Some Language-on-the-Movers based here in Sydney had the opportunity to attend Professor Masaki Oda’s lecture about the current state of the English language in Japan yesterday. With major Japanese companies announcing a switch to English as their official company language only recently, this was a timely update. Professor Oda’s lecture was based on current media debates about the state of English teaching and learning in Japan. Some of the tweets he showed us were only a few days old. Yet, I’d heard it all before.
The CEO of Rakuten, one of the companies who are changing to English, apparently is tweeting stuff like “All elementary school teachers must be sacked. Their English is bad,” “Let’s fire all Japanese English teachers and hire native speakers” or “Japan has failed. Cambodians speak better English than the Japanese.” I’m quoting from memory so this may not have been the exact wording but it’s the gist of the messages. Apart from the fact that the message that “Japanese can’t speak English” is now also delivered via Twitter, nothing seems to have changed in the many years since I’ve been following news about English in Japan.
Hang on! Japan has invested heavily into English language teaching for a couple of decades. Japan probably has a higher native-speaker-teacher—English-language student ratio than any other English-as-a-Foreign country in the world. If anyone has any actual stats on that ratio, send them in! While the eikaiwa business seems to have slowed down a bit, over the past decades huge numbers of Japanese from all walks of life enrolled in private English classes to practice their speaking skills. Many went abroad to study English in a total immersion environment. All for nothing?!
Factually, all that English language learning must have had an impact and today’s Japanese are more proficient in English than ever before, and the way it’s going, each generation is progressively more proficient. However, the discourse that the Japanese collectively don’t know how to speak English hasn’t moved an inch: everyone with an opinion on the matter still seems to say that they need to start earlier, have more native-speaker teachers, overcome their anxiety and just speak, work harder or send their children abroad in the same way the Koreans do as was suggested in yesterday’s discussion. Regular readers of Language-on-the-Move already know what I think of that.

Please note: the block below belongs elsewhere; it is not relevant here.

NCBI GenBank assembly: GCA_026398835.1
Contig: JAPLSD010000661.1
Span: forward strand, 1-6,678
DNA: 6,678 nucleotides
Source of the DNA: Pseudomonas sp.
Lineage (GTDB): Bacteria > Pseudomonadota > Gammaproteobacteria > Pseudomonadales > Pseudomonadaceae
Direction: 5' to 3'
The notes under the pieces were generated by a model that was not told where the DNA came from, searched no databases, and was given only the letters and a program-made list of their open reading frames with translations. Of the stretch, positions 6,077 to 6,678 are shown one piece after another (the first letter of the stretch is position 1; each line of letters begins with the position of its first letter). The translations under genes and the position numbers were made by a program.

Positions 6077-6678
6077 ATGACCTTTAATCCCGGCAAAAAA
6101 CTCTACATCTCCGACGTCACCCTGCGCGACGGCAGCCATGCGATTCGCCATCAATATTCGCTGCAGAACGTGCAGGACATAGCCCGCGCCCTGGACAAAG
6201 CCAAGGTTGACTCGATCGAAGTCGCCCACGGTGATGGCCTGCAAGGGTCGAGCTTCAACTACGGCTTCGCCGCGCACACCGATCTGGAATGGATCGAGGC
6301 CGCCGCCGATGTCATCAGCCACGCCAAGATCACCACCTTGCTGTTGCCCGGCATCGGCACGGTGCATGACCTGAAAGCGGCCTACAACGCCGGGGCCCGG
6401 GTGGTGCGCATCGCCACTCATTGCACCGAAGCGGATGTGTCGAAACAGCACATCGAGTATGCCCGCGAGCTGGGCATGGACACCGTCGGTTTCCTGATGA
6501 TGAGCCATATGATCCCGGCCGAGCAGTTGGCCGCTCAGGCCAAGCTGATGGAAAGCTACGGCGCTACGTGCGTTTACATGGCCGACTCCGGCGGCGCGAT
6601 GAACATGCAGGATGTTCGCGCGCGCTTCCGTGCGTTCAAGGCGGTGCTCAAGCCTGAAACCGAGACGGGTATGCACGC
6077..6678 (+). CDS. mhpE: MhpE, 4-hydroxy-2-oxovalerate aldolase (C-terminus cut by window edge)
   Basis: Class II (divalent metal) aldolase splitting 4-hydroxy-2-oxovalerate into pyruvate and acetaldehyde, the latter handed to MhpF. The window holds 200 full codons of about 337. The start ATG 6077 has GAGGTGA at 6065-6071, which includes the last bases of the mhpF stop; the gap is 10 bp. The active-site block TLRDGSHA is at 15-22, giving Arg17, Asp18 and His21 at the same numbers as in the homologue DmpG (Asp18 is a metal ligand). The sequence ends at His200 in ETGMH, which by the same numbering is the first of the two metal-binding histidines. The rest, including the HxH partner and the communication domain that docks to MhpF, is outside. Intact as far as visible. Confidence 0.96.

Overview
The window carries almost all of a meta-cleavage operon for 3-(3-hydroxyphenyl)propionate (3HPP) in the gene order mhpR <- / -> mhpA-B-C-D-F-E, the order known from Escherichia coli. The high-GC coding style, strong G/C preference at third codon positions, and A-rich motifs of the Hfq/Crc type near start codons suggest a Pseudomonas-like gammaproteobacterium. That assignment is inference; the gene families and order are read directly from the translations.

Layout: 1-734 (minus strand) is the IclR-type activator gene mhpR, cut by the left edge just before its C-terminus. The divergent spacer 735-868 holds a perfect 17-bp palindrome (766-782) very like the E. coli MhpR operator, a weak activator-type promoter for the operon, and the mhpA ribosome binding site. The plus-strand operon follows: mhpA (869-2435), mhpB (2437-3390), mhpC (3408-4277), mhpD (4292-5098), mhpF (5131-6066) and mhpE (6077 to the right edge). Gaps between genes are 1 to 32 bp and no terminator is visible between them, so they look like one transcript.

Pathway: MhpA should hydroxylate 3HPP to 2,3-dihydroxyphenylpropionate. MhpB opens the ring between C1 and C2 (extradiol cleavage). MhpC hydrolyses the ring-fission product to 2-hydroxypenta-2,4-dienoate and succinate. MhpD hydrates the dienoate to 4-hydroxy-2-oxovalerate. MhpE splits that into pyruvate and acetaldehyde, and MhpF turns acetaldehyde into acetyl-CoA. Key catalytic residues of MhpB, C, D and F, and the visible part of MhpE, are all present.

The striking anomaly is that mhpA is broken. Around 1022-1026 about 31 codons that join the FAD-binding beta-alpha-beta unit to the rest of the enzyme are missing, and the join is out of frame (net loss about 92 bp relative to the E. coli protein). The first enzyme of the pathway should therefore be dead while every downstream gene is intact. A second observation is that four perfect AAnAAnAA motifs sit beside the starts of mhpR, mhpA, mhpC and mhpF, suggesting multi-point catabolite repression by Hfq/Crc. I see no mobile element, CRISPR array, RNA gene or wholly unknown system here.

So what does it all mean? The Japanese have been learning English with great dedication and determination for many years and yet the perception of their English as a poor has not changed. There can be only one explanation: inflationary pressure! As proficiency in English goes up, the bar to achieve the promise of English (a better job, a more competitive economy, self-transformation into a cool cosmopolitan etc. etc.) goes up to. Drawing on Bourdieu, Joseph Park has incisively analyzed the process for Korea: as more and more people learn English and attain the qualifications that promised access to jobs and other desired economic (and also social and cultural) benefits, the market constantly needs to be recalibrated to maintain the value of English as a marker of distinction.
Language is immensely suited to be such a marker of distinction and to reproduce social inequalities because in an absolute, philosophical sense it is impossible for anyone to ever speak “perfectly.”
I fully expect to hear another lecture drawing on media data deploring the dire state of English in Japan in 10 years’ time unless someone tells all those commentators to just butt out! Leave our language alone and concentrate on the real challenges – maybe global warming for starters.
Park, Joseph S.-Y (2009). The local construction of a global language: ideologies of English in South Korea
Berlin and New York: Mouton de Gruyter. DOI: 10.1515/9783110214079